By William Michael Smith
By Jef With One F
By Craig Hlavaty
By Jesse Sendejas Jr.
By Sonya Harvey
By Jesse Sendejas Jr.
By Nathan Smith
By Craig Hlavaty
No Need to Argue
So this is what it's come to. You want a hit record, which right off the bat means that you've got no qualms about manipulating people's emotions to further your own ends. Problem is, the twentysomething global village information highway traveling folks who make up your intended audience are way savvy to your tricks, and they respond to cheap emotion by pointing their irreverent little fingers and saying, "Bah, cheap emotion." So to get attention you beg. If you're Beck, your first words to the world are "I'm a loser," and how can anyone fail to find satisfaction in such diminished expectation? If you're Green Day, you call yourself a "melodramatic fool, neurotic to the bone," ask if your audience has the time to listen to you whine, and then without waiting for an answer, indulge away. Some band so fluke-ish I can't even remember its name a mere six months later scored a hit about what a creep the singer was. And the Cranberries start this 50-minute hit factory with "Ode to My Family," which repeats and repeats and repeats the line "Do you see me, does anyone care?" Umm, no thank you please.
The tune goes on to declare that "happiness was when we were young and didn't give a damn," setting a theme for the disc that's about as intriguing as, oh, let's say the last Pink Floyd album, which swept a similarly penetrating dust broom across the same strip mine.
Yeah, Tyer, go tell it to the 84 billion people who saw the band's reportedly mesmerizing performance at Woodstock 2, or had the duck call of a vocal hook on "Zombie" pounded out of the dashboard and into their skulls. Yeah, you're right. Dolores O'Riordan has a pretty voice and a heck of a name, and the music mixes several commercially appealing trends with above average competence. But when a songwriter at this stage of indulgence starts writing notes identifying when and where the song was written, it looks more and more like a diary project to me. And does anyone really want to hear another diary album written by a person who opens her communication with "Do you see me, does anyone care?" O'Riordan may long for the day when "we were young and didn't give a damn," but I bet all she did with her salad days was sit in her room moping and scribbling self-pitying grievances in her diary, listening to too much music that sounded like this.
-- Brad Tyer
The Cranberries play at the AstroArena, Friday, December 9. Call 629-3700 for info.
Saffire -- the Uppity Blues Women
Old, New, Borrowed & Blue
Man-bashing is what girl groups do. (Editor's note: address letters to Jim Sherman.) What sets the Uppity Blues Women apart is their ability to bash a man and make him like it. Really. You'll be ragtiming your lazy freeloading butt right out the door to the tune of "How Can I Say I Miss You" with a smile on your face, and the threats -- make that promises -- in "Bitch with a Bad Attitude" are delivered so delightfully that even the most orthodox barefoot-and-pregnant advocate will grin. Right up to the line: "Lorena will look like an angel by the time I'm finally through."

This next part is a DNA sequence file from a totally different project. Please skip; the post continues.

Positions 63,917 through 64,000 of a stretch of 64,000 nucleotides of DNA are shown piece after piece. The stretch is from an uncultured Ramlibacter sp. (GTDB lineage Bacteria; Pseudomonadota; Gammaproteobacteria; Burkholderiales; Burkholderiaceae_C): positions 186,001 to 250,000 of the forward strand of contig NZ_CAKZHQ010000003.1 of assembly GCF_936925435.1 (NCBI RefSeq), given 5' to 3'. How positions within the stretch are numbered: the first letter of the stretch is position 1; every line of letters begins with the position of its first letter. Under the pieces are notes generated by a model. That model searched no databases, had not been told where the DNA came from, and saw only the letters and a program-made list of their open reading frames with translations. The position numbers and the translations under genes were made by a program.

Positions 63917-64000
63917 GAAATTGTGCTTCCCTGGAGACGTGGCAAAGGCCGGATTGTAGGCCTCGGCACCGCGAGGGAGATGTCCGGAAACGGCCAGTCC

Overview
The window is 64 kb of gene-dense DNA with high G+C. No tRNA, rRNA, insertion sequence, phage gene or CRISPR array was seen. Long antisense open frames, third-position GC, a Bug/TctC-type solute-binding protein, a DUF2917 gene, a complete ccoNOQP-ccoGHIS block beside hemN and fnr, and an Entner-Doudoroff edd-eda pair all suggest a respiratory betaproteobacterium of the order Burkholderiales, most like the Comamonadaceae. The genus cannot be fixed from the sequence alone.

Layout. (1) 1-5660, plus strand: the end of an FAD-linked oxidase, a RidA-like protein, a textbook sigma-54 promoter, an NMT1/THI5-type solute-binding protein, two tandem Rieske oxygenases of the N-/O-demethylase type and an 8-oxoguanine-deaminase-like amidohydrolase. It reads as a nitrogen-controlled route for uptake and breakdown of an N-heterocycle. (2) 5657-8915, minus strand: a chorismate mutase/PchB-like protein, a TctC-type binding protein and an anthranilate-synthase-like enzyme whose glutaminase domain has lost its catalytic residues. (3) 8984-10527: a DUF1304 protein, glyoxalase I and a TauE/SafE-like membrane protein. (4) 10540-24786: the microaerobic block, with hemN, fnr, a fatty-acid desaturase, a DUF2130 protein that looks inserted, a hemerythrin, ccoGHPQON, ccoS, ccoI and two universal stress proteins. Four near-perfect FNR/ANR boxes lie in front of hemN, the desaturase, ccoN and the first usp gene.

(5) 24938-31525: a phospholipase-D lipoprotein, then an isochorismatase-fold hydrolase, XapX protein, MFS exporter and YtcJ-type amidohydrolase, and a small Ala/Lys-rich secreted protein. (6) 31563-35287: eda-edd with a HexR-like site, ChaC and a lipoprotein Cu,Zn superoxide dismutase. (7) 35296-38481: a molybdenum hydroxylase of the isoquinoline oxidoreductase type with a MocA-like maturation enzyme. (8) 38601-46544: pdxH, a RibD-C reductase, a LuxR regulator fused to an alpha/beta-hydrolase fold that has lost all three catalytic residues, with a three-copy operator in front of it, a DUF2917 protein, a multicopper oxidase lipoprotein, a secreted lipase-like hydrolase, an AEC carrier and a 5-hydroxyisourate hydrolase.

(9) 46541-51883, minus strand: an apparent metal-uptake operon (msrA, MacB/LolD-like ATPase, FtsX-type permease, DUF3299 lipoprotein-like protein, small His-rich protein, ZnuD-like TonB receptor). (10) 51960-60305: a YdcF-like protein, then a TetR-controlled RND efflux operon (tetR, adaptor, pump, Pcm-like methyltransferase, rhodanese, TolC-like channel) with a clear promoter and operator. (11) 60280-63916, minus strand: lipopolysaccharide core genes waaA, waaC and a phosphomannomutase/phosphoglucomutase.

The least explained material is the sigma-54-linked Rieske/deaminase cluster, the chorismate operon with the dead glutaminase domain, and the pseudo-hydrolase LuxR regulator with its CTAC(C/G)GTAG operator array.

It's a band unlike any other in blues: all female, all acoustic and determined to have a damn good time proving that the blues is definitely a '90s sort of thing.
Ma Rainey, Sippie Wallace, Billie Holiday and Big Mama Thornton are commemorated with standards that manage to be both off-the-griddle fresh and defiantly traditional. But as moving as the tributes are, it's the songs written by members of the band and friends that charge the album. Ann Rabson's piano, stellar vocals from everyone concerned and Gaye Adegbalola's lyrics are the album's hooks; once they're set, little things like Adegbalola's guitar and Andra McIntosh's innovative blues picking on mandolin dig deeper and deeper until the listener is on the dock and headed for the skillet.
-- Jim Sherman
A currently popular buzz phrase in certain circles is "the Antone's band." What's meant is that the little nightclub-turned-record label has sense enough to realize what a resource the Austin community of bar band and session veterans is. Releases on Antone's feature some of the tightest, most proficient studio lineups around, with some of the best horn section work to come out of the Occupied Republic since Joe Scott joined God's Own Big Band. Why, there're so many good musicians hanging around Austin, and this record, that it requires some attention to notice that the headline performer on this CD is... not nearly as good as the band.
Vigorous assistance from the four-piece Almighty Horns, Kim Wilson, various members of the Paladins -- including Kane's husband, Tom Yearsly -- and apparently every musician in Austin almost, but not quite, hides the lamentable fact that Kane's voice is far from being as memorable as the cleavage displayed rather prominently on the jewelbox cover.
The main problem is that Kane attempts to emulate every female vocalist from Etta James to Patsy Cline and winds up severely in the middle of the road, where, as Jim Hightower once remarked, there's nothing but yellow stripes and dead armadillos. Serious Andrews Sisters fans will find a few palatable boogie-woogie tunes, and "Dance Hall Girls" -- ably supported by Tim Cook on pedal steel -- has commercial country airplay potential. But it's the band that carries the album, not the singer. A complete set of the Antone's CDs would be a worthwhile investment, not to mention a very Texas Proud thing to do, but start with Lavelle White or Kim Wilson.
-- Jim Sherman
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